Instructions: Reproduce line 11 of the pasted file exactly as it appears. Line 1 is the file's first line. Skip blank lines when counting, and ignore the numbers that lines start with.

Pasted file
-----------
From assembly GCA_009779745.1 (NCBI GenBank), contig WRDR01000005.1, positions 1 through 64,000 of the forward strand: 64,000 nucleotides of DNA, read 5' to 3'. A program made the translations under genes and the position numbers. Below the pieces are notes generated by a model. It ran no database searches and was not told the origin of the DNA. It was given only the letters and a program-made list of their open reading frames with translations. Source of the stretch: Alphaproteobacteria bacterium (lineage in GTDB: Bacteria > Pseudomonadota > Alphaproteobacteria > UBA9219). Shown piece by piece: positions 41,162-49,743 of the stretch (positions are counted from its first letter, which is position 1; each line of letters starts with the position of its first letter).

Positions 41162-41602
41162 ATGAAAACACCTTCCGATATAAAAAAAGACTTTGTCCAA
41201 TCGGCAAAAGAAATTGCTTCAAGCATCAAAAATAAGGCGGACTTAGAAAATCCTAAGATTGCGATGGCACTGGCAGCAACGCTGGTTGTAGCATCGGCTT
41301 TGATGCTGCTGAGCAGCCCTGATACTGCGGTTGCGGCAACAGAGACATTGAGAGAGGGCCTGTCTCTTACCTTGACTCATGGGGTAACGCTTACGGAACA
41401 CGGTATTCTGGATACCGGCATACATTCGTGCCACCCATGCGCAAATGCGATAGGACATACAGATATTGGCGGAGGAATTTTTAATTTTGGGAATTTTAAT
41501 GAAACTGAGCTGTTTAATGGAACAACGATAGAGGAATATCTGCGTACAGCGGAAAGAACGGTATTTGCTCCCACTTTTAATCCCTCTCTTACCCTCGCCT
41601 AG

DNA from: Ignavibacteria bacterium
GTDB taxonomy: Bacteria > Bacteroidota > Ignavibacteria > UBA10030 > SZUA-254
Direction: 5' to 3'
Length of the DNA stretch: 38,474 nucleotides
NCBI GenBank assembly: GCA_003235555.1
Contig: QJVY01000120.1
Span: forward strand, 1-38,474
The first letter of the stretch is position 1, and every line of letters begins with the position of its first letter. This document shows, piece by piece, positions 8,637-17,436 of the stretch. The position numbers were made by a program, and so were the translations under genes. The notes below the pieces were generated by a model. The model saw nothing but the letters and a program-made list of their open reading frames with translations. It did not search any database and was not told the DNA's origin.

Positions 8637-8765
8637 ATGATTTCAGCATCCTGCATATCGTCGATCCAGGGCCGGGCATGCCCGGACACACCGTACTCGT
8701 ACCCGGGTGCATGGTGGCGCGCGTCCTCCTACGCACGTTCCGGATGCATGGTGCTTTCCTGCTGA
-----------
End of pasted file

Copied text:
Direction: 5' to 3'